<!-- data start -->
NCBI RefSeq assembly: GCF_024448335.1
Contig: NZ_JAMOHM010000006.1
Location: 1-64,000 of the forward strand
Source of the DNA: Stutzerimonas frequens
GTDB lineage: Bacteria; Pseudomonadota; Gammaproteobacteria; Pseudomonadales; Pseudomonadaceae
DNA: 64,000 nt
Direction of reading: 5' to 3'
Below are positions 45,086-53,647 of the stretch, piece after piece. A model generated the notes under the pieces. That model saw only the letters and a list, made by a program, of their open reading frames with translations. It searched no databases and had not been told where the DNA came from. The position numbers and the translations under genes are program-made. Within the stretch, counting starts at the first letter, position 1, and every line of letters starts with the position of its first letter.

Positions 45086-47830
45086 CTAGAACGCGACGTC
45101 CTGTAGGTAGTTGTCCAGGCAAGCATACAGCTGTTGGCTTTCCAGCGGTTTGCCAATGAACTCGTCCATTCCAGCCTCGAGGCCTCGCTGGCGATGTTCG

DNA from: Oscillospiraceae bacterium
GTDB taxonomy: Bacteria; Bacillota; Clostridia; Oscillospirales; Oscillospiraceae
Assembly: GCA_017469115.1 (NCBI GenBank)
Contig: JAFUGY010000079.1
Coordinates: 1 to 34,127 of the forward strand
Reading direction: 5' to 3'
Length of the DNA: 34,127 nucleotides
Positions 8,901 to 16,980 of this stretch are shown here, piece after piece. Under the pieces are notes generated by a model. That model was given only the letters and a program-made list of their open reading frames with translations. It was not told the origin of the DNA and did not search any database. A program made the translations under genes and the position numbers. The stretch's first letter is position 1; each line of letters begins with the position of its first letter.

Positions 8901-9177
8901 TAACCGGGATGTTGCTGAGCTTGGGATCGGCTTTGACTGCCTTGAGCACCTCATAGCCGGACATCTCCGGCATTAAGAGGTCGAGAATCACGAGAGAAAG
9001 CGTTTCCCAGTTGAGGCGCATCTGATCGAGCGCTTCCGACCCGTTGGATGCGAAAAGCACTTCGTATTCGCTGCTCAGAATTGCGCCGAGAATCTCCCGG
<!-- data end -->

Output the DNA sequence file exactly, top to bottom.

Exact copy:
NCBI RefSeq assembly: GCF_024448335.1
Contig: NZ_JAMOHM010000006.1
Location: 1-64,000 of the forward strand
Source of the DNA: Stutzerimonas frequens
GTDB lineage: Bacteria; Pseudomonadota; Gammaproteobacteria; Pseudomonadales; Pseudomonadaceae
DNA: 64,000 nt
Direction of reading: 5' to 3'
Below are positions 45,086-53,647 of the stretch, piece after piece. A model generated the notes under the pieces. That model saw only the letters and a list, made by a program, of their open reading frames with translations. It searched no databases and had not been told where the DNA came from. The position numbers and the translations under genes are program-made. Within the stretch, counting starts at the first letter, position 1, and every line of letters starts with the position of its first letter.

Positions 45086-47830
45086 CTAGAACGCGACGTC
45101 CTGTAGGTAGTTGTCCAGGCAAGCATACAGCTGTTGGCTTTCCAGCGGTTTGCCAATGAACTCGTCCATTCCAGCCTCGAGGCCTCGCTGGCGATGTTCG

DNA from: Oscillospiraceae bacterium
GTDB taxonomy: Bacteria; Bacillota; Clostridia; Oscillospirales; Oscillospiraceae
Assembly: GCA_017469115.1 (NCBI GenBank)
Contig: JAFUGY010000079.1
Coordinates: 1 to 34,127 of the forward strand
Reading direction: 5' to 3'
Length of the DNA: 34,127 nucleotides
Positions 8,901 to 16,980 of this stretch are shown here, piece after piece. Under the pieces are notes generated by a model. That model was given only the letters and a program-made list of their open reading frames with translations. It was not told the origin of the DNA and did not search any database. A program made the translations under genes and the position numbers. The stretch's first letter is position 1; each line of letters begins with the position of its first letter.

Positions 8901-9177
8901 TAACCGGGATGTTGCTGAGCTTGGGATCGGCTTTGACTGCCTTGAGCACCTCATAGCCGGACATCTCCGGCATTAAGAGGTCGAGAATCACGAGAGAAAG
9001 CGTTTCCCAGTTGAGGCGCATCTGATCGAGCGCTTCCGACCCGTTGGATGCGAAAAGCACTTCGTATTCGCTGCTCAGAATTGCGCCGAGAATCTCCCGG